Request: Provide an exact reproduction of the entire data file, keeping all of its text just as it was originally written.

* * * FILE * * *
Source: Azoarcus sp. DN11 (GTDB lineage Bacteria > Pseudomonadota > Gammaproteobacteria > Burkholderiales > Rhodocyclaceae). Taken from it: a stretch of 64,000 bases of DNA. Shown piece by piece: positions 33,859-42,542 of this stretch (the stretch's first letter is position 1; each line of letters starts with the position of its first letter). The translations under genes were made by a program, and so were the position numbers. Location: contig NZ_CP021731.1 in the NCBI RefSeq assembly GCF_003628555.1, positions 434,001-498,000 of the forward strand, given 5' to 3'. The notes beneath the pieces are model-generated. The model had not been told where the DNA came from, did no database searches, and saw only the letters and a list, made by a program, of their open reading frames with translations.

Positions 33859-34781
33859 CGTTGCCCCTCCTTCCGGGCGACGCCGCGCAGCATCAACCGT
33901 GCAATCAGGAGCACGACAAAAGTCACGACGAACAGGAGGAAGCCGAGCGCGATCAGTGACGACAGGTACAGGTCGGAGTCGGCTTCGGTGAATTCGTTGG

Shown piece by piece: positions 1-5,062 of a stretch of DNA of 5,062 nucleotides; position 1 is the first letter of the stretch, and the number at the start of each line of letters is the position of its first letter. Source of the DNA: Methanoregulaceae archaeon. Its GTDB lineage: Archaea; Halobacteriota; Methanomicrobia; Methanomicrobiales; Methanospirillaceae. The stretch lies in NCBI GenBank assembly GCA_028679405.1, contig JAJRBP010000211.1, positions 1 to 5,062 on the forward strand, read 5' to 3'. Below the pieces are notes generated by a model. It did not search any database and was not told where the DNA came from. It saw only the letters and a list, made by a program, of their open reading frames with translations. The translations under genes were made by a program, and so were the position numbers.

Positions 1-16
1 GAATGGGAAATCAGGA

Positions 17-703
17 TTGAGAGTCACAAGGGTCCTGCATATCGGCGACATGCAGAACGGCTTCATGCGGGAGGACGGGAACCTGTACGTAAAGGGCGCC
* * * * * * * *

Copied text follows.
Source: Azoarcus sp. DN11 (GTDB lineage Bacteria > Pseudomonadota > Gammaproteobacteria > Burkholderiales > Rhodocyclaceae). Taken from it: a stretch of 64,000 bases of DNA. Shown piece by piece: positions 33,859-42,542 of this stretch (the stretch's first letter is position 1; each line of letters starts with the position of its first letter). The translations under genes were made by a program, and so were the position numbers. Location: contig NZ_CP021731.1 in the NCBI RefSeq assembly GCF_003628555.1, positions 434,001-498,000 of the forward strand, given 5' to 3'. The notes beneath the pieces are model-generated. The model had not been told where the DNA came from, did no database searches, and saw only the letters and a list, made by a program, of their open reading frames with translations.

Positions 33859-34781
33859 CGTTGCCCCTCCTTCCGGGCGACGCCGCGCAGCATCAACCGT
33901 GCAATCAGGAGCACGACAAAAGTCACGACGAACAGGAGGAAGCCGAGCGCGATCAGTGACGACAGGTACAGGTCGGAGTCGGCTTCGGTGAATTCGTTGG

Shown piece by piece: positions 1-5,062 of a stretch of DNA of 5,062 nucleotides; position 1 is the first letter of the stretch, and the number at the start of each line of letters is the position of its first letter. Source of the DNA: Methanoregulaceae archaeon. Its GTDB lineage: Archaea; Halobacteriota; Methanomicrobia; Methanomicrobiales; Methanospirillaceae. The stretch lies in NCBI GenBank assembly GCA_028679405.1, contig JAJRBP010000211.1, positions 1 to 5,062 on the forward strand, read 5' to 3'. Below the pieces are notes generated by a model. It did not search any database and was not told where the DNA came from. It saw only the letters and a list, made by a program, of their open reading frames with translations. The translations under genes were made by a program, and so were the position numbers.

Positions 1-16
1 GAATGGGAAATCAGGA

Positions 17-703
17 TTGAGAGTCACAAGGGTCCTGCATATCGGCGACATGCAGAACGGCTTCATGCGGGAGGACGGGAACCTGTACGTAAAGGGCGCC